I liked Mrs Beech the headmistress and Miss Fletcher; the school was so crowded that we often had lessons in the barn in the farmyard next to the Coach and Horses. Mrs Beech was the church organist and we joined the choir – this was our first time in a church or in a choir.
Out parents came to see us with our baby sister Betty born in July 1940. Someone lent us an old large doll’s pram and my sister was taken around the village in it. After my parents left one of the village girls teased me about my sister being in a doll’s pram and I was rude to her – to my cost. Mrs Beech gave me the cane on my backside in the playground in front of all the children. I don’t think it did me any harm.
Ken and Peter Lambert with baby sister Betty in doll’s pram at Thurgarton station
In the summer of 1943 our father took us home to Southend. I didn’t really want to go but my father and mother wanted to be a complete family again. On our return we were shocked to find the schools were closed. Many more air raids took place with many nights spent in underground shelters. All the empty houses in the streets filled with troops ready for D-day.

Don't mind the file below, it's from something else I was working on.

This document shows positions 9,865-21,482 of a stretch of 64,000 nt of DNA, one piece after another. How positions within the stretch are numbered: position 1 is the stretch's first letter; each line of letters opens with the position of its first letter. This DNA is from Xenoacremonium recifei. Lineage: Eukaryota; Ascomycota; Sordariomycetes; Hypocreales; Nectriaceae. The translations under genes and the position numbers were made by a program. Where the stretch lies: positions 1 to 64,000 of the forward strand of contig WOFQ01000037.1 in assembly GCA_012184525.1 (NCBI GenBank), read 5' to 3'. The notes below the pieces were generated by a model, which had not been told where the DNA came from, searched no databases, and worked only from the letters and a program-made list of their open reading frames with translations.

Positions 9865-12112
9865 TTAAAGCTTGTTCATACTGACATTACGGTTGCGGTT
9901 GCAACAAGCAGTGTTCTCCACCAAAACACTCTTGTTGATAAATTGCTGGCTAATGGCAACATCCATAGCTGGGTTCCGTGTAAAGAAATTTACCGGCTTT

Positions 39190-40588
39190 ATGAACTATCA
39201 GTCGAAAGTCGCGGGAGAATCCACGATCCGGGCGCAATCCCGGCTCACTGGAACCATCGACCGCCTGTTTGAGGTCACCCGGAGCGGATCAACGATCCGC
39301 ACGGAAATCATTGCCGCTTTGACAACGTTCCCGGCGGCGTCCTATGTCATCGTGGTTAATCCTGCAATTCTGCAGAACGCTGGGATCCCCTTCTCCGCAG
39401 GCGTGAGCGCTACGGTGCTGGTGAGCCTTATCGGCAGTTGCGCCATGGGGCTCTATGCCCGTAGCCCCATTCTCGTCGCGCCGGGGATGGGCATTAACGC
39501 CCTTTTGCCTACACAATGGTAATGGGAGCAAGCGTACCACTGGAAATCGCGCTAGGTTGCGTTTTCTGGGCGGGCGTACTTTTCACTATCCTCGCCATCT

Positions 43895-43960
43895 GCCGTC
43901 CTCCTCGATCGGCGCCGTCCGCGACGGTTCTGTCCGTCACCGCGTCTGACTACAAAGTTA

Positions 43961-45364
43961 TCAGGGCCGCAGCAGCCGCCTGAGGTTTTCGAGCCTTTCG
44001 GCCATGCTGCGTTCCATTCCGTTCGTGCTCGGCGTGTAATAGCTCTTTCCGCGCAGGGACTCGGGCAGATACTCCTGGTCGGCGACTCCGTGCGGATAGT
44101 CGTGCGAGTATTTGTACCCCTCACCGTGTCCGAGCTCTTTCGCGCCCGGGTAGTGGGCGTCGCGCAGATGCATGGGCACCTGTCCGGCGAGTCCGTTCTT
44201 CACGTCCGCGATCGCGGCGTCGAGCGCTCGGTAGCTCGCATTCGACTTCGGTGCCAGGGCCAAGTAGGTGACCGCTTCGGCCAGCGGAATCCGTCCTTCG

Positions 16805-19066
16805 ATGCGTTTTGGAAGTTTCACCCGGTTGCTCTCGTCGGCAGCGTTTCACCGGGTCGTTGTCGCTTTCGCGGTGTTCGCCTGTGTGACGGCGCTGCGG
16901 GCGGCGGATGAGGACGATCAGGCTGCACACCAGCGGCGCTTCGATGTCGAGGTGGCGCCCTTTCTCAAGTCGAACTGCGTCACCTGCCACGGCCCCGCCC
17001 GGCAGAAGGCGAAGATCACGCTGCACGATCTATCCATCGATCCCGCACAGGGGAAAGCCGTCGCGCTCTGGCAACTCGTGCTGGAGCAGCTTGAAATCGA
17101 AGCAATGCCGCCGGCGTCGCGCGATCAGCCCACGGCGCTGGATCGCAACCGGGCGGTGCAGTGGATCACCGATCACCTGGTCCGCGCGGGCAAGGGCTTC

At the end of the war the town came alive, the lights came on again and the Pier and the Amusement Park were handed back by the Navy and the beaches reopened.
Edited memoir of Gladys Totman written in 1995
Evacuation from Southend, June 1940.
There were many tearful partings. I was desperate not to go but had strict orders to look after my baby sister who was not quite 5 years old –I was 7. It was a big responsibility especially as we had no idea where we were going. We boarded the train in Southend at 10am and after a long journey got off somewhere in the Midlands and were dispersed by coach to various villages – our destination being Thurgarton.
We were assembled in the village school where the billeting officers handed us over to the people who would be our foster families for the duration of the war. My sister and I were allocated to Henry and Mary Poole (Hill Farm cottages) who had two children of their own, Jean and Kenneth.